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|A CurtainUp Review
Turn of the Screw
Playwright Jeffrey Hatcher and director Melia Bensussen, who last year collaborated on Scotland Road an intriguing mystery revolving around the Titanic (see link) have now turned to Henry James' spooky country house psychodrama, The Turn of the Screw. Hatcher's adaptation sticks closely to the original which I reread in preparation of letting myself get carried away -- as the neurotic governess at the center of the story lets herself get carried away by her two beautiful but awful young charges. Unlike James, who tended to spend endless pages getting to the heart of things, the adaptation skips past the country house Christmas party at which the story is related by one of the guests over the course of several nights.
Those looking for the teacups and acouterments of the Jamesian milieu, as in the Lincoln Center revival of The Heiress or similarly detailed movies of recent vintage, may find the Primary Stages offering quite a remove from their expectations. A single Queen Anne chair and a staircase at center stage are all there is to evoke the Harley street home where this horror tale begins and country estate where most of it plays out.
The play's economy of scale extends to the casting, with Enid Graham as the governess and the versatile Rocco Sisto playing everyone else: The story's narrator, the charismatic Master who "seduces" the overly romantic and inexperienced governess to oversee his orphaned niece and nephew, Mrs. Grose the kindly and loyal housekeeper, the angelic but evil-possessed 8-year-old Flora and her 10-year-old brother Miles. The evil takes the form of two "ghosts"" of former servants, the Master's valet Peter Quint and the former governess, Miss Jessell.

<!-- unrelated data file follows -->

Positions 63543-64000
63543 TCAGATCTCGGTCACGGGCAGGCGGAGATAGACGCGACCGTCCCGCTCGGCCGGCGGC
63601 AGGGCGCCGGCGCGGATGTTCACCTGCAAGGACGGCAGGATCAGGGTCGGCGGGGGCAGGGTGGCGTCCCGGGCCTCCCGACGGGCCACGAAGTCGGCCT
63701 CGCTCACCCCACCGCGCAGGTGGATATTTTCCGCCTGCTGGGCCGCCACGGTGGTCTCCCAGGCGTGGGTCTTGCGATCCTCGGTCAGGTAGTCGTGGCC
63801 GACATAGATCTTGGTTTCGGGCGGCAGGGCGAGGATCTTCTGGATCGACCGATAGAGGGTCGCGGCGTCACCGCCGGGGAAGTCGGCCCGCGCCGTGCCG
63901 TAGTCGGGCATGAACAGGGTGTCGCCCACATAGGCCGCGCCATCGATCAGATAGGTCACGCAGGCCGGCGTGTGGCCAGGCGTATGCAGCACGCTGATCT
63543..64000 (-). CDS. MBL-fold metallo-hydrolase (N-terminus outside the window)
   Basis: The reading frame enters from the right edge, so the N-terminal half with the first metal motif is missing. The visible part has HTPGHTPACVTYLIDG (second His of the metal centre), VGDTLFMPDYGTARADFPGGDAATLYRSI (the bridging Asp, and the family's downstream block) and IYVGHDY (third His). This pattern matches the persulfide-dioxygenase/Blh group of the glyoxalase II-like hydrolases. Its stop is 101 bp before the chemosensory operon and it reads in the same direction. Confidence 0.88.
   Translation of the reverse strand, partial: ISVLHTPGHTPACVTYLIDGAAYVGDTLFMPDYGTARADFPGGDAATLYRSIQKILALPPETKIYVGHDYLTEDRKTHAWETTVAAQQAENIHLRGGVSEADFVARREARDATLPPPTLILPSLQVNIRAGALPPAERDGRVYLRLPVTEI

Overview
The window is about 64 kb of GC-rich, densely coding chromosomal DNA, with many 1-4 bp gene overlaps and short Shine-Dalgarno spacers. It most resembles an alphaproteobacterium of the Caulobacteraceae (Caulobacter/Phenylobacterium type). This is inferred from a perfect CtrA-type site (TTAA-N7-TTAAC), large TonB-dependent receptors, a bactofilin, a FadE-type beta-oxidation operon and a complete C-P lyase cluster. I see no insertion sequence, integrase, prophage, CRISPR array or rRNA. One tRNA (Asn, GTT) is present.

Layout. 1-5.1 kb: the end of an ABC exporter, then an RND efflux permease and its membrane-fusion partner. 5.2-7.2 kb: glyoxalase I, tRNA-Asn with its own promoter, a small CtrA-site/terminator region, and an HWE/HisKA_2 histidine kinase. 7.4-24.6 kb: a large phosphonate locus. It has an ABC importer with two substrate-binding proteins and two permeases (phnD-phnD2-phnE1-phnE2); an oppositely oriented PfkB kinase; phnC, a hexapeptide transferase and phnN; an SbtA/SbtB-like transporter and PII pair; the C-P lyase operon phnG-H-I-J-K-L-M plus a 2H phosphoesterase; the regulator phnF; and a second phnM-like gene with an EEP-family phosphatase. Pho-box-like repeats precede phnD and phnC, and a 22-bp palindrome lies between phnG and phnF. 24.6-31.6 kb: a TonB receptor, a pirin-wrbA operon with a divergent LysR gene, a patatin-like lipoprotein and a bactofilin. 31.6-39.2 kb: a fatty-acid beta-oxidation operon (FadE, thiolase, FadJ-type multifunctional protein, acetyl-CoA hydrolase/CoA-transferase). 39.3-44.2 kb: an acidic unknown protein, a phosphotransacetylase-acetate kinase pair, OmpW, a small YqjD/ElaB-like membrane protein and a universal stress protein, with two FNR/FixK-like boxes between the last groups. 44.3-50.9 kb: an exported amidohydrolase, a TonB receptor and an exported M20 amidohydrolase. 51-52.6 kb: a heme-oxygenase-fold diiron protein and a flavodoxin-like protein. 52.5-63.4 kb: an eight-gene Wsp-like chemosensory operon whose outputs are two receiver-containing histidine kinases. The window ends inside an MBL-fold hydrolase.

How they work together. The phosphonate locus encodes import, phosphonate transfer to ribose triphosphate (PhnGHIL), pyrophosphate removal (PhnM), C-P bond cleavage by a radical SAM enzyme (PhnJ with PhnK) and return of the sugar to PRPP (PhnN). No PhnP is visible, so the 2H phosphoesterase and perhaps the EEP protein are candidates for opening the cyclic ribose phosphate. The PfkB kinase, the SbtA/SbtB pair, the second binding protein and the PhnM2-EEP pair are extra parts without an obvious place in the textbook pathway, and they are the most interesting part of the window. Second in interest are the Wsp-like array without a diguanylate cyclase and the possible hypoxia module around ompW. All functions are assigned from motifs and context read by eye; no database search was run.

This bare bones setup -- Sisto, does his character switches without makeup or costume changes -- is something of an actor's dream. While I usually dislike seeing adults play young children, in this case requiring the audience to suspend belief and accept Sisto as whatever character he is playing fits the weird goings on at Bly. While some of this sleight-of-hand acting gets a bit tiresome, it does the job in making us to see and hear and fear what the governess experiences. Ms. Graham's metamorphoses from a romantic innocent abroad to desperate Victorian style de-programmer of two children possessed by evil (brainwashed?) is filled with intensity bordering on extreme neurosis. Hatcher smartly embellishes the novella's references to country houses with unmentionable relatives kept in confinement by having the governess give voice to links between her admiration of her employer and Jane Eyre and Mr. Rochester. When this "lonely heroine at the helm of a ship named Bly"" has her final and overwrought scene with young Miles, she becomes as much in need of being rescued as rescuer.
David Van Tieghem's original music and sound design do their usual fine job in accentuating the atmosphere. Dan Kotlowitz's lighting powerfully supports the gloomy aura.
Turn of the Screw runs for 90 minutes without intermission. That's about as much time as anyone would want to spend with a short story that James allowed to boil over (as in potboiler) to that odd length rarely published these days, the novella. Here's hoping that when Hatcher and this production team next return to Primary Stages it will be be with something cooked up from Hatcher's own fertile imagination.